Maybe you’ll uncover a place to spend that honors your values and purpose. For example, how about that new bike you have been drooling over? Or how about that bucket list vacation?
But if not ‘Spend,’ Then How About ‘Give?’
Still, there are some, like my client Shelly, who would much rather pay it back and pay it forward.
Shelly is already loving her life. She has everything she needs. And she’d like to spread her abundance around whenever and however she can.
Her generosity is admirable. It lifts my spirits every time I talk to her.
The point is the money doesn’t have to be spent. It could also be gifted to family or given to charity.
In fact, if you don’t spend or give it, the odds are that you will leave a larger legacy when you pass. This assumes your investment portfolio is allocated appropriately and potential risks or other variables have been planned for, like longevity or long-term care.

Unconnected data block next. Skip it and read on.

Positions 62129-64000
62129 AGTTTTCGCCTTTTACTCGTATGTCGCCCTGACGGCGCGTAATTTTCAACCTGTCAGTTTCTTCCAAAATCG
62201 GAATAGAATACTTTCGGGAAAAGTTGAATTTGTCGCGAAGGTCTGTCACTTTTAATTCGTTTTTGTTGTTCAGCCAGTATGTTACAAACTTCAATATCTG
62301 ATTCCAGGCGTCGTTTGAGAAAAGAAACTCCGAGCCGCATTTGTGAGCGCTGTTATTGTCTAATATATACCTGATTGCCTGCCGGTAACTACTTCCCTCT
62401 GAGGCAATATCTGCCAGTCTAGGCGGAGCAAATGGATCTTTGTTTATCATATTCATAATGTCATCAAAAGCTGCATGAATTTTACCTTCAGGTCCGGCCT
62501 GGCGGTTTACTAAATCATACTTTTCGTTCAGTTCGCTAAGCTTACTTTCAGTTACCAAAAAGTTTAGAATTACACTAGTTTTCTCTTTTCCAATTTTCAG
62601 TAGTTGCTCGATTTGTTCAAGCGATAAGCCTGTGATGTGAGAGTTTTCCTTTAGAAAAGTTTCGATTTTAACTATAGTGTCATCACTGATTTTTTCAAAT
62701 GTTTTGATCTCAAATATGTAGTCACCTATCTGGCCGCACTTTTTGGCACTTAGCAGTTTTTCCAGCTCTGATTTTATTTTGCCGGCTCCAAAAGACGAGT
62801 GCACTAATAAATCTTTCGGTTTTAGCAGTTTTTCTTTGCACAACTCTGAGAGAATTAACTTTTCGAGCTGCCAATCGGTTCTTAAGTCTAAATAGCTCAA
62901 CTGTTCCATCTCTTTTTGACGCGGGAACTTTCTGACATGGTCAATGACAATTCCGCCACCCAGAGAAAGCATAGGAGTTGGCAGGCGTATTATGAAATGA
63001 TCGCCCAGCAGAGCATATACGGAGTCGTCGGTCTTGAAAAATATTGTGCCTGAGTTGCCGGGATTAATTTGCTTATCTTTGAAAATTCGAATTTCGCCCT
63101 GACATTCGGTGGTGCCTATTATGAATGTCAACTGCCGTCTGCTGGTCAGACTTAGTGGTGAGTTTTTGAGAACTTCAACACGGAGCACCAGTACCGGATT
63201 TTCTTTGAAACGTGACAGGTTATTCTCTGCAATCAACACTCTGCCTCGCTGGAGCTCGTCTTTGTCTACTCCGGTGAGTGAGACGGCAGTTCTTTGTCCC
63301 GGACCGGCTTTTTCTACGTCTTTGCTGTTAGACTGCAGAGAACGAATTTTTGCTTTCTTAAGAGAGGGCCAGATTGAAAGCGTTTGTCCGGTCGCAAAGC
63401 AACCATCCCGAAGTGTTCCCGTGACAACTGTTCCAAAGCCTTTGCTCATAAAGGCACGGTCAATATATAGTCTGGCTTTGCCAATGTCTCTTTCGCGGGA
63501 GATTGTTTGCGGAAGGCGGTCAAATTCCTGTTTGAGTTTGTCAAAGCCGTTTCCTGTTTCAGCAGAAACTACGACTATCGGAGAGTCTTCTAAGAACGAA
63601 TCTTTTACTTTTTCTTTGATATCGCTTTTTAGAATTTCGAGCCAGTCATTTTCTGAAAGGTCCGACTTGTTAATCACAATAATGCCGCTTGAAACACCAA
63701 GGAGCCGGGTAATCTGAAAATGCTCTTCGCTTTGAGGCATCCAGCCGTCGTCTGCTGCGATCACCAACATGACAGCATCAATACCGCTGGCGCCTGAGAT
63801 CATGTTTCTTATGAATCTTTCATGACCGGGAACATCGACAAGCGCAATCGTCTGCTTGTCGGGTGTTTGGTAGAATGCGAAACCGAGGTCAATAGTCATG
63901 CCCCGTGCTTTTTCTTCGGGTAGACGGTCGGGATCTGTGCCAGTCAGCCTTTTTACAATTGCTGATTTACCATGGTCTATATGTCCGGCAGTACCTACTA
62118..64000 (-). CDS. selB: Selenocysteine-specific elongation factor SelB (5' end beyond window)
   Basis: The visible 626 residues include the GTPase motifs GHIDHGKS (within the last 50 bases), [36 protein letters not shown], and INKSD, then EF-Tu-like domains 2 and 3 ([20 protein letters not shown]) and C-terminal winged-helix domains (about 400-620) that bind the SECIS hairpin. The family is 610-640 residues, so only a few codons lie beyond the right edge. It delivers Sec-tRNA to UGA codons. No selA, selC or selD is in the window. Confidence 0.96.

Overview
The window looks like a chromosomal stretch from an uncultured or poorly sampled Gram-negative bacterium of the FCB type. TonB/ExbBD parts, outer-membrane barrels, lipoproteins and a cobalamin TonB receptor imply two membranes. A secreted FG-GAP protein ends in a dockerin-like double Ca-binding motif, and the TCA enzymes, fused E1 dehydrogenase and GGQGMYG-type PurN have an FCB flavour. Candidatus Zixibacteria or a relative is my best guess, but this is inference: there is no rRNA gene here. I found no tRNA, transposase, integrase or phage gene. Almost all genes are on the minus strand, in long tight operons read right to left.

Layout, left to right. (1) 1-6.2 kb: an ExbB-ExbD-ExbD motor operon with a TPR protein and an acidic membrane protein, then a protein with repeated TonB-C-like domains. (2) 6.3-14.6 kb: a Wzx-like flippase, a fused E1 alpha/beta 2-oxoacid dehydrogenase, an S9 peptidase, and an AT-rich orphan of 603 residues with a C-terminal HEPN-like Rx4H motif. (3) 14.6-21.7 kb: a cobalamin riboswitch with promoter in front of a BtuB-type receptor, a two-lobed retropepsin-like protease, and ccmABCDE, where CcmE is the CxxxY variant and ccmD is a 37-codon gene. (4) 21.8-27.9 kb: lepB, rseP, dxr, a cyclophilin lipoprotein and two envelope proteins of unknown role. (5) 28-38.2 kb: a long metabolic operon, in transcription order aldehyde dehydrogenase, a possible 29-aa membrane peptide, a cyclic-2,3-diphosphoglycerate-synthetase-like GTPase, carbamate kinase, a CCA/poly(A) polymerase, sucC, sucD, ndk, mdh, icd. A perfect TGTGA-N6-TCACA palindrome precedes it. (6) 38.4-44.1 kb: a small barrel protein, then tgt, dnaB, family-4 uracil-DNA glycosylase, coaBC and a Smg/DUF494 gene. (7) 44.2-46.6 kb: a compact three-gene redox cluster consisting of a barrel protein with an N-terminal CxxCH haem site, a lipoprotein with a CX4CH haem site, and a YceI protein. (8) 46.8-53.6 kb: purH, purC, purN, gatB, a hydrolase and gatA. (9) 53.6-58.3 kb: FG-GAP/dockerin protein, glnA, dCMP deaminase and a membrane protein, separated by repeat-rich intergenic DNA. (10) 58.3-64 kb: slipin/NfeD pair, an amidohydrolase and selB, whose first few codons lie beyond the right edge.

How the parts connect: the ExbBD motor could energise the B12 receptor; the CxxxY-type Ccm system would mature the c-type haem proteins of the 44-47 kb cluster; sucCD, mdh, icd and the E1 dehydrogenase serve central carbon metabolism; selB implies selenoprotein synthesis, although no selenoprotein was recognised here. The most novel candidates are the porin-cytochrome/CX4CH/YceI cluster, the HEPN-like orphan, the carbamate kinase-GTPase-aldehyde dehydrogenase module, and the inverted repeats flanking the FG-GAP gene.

But the sentiment holds true. Money compounds and grows. When you don’t have a strong sense of what your money is for, the problem compounds alongside the money.
Leaving a lasting legacy at your passing for family and cherished causes is a wonderful idea. Yet, I can’t help but think that giving should be pulled forward whenever possible.
Don’t you want to see the good your money can do?
Personally, I like seeing the effects of my giving in the here and now. I like knowing that that money flowed through me and positively impacts the world.
Shelly thinks like this, too. What do you think?
Some ideas you may consider for giving in the here and now:
College Funds for Grandchildren
Downpayments for adult children or other loved ones
Daycare is a massive expense for young parents who are still just starting their careers. Could you pitch in?